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30 January 2019

Although women lead struggles for the conservation of nature around the world, they are often excluded from decisions about the use of land, water and other natural resources.

They’re disproportionately affected when inadequately implemented projects pollute air and water, or cause forced displacements and other damages. And they’re often more seriously impacted by climate change.

In all of these cases, women—particularly indigenous women—are highly vulnerable to losing their way of life, their income, and their homes.

At AIDA, we incorporate a gender perspective into our defense of the environment and human rights, recognizing that combating inequalities and differentiated harms is fundamental to achieving environmental justice in Latin America.

“The gender approach allows us to defend the rights of women in an integral way, understanding that the risks and harms, as well as the policies needed to confront them, are different for men and women,” explained Senior Attorney Liliana Ávila. “Making this visible helps break through discrimination scenarios and effectively guarantee the right to equality.”

Uplifting women’s voices

Working with a gender focus, Liliana explained, has been a fascinating professional experience that has allowed her to understand how environmental damage affects men and women differently. She has listened to women explain how they view their territory, and what happens to it, distinctly from the men in their communities.  

In Northwest Guatemala, in the micro-region of Ixquisis, the construction of the Pojom II and San Andrés dams has damaged water sources. It has spread diseases and harmed fishing and agriculture, subsistence activities for local communities, largely made up of indigenous Mayan women.

“It’s necessary to promote methodologies and spaces that make women’s voices heard, that enable and strengthen their participation, that demonstrate the differentiated harms they face, and that promote change to guarantee their rights,” Liliana said.

AIDA legally supports the resistance of the women of Ixquisis to the dam projects, both in national courts and before the Inter-American Development Bank, which finances the projects despite obvious conflict with its operating policies.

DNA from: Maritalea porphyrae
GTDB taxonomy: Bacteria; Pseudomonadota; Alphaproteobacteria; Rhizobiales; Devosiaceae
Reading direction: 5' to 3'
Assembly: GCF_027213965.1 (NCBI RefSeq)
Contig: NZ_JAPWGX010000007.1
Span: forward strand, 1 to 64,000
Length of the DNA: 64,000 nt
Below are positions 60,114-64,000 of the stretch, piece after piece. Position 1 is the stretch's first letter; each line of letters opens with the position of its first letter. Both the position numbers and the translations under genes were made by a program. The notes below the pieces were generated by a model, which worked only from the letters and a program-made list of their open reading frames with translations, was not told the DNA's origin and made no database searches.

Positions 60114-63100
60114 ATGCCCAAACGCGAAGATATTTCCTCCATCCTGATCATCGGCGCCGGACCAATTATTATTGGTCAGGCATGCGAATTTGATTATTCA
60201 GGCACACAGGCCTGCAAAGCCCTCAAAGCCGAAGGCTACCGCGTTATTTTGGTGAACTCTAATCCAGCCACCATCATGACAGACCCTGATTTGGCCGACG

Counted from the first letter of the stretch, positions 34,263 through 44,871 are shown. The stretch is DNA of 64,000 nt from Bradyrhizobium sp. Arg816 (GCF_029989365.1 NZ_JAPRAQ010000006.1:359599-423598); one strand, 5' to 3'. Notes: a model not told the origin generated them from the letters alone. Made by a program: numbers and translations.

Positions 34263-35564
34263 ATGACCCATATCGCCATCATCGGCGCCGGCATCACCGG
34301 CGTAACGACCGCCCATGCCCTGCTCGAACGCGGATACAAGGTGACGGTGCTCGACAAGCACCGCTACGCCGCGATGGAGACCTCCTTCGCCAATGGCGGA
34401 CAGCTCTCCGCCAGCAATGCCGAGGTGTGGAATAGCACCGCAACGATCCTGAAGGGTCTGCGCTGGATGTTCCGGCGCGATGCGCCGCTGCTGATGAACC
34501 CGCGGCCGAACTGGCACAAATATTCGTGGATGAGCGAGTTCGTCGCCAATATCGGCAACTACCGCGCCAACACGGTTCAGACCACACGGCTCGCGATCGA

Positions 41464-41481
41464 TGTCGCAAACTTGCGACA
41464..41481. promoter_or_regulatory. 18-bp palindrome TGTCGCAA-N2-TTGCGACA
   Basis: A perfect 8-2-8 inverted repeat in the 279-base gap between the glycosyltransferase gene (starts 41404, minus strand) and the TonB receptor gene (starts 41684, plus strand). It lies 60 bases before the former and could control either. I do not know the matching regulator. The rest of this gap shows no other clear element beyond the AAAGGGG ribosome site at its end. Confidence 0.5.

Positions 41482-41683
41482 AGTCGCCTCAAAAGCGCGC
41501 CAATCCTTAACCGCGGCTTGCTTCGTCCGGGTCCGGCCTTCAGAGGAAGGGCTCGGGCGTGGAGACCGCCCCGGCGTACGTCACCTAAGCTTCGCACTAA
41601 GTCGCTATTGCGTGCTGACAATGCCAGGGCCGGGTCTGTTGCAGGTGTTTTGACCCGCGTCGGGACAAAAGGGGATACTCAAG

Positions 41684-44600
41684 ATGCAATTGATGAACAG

Our work in Guatemala is possible thanks to the Global Alliance for Green and Gender Action (GAGGA), which supports collaboration between movements and grassroots organizations to strengthen their role in the defense and promotion of women's rights and environmental justice.

Since 2016, GAGGA has provided funds to women's movements and environmental organizations at the national, regional and global levels in more than 30 countries across Latin America, Africa, Asia and Europe.

Women’s role in environmental defense

By working hand in hand with communities across Latin America, AIDA attorneys have a close knowledge of the fundamental role that women play in protecting the environment and building equitable societies.

“In Nayarit, Mexico indigenous women are playing a key role in defense of their land, water and the San Pedro Mezquital River,” said Camilo Thompson, AIDA attorney in Mexico. “And in the Gulf of California, women are leading efforts toward proper fisheries management.”

Claudia Velarde, an AIDA attorney in Bolivia, says that her country has recognized that peasant women produce more food, so their experiences, visions, and knowledge must be incorporated into public food policies.

“Personally, it has been very enriching for me to work both with and from the perspective of women,” she explained. “I’ve have had the opportunity to meet incredible women fighting to defend their territories from extractive activities like fracking. It’s helped me understand that the impacts of a single activity are experienced quite differently according to socially assigned gender roles.” 

 

About the Author

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Victor Quintanilla Sangüeza

Victor Quintanilla Sangüeza is a Bolivian freelance communications specialist and journalist. He is part of AIDA’s communications team, working from Mexico City. He earned a Bachelor of Science in Social Communication from the Higher University of San Andrés in La Paz, Bolivia, and a Master in Communication from the Ibero-American University in Mexico City. He has worked in print and television media, as well as in corporate communication in the public and private sectors.

Latin America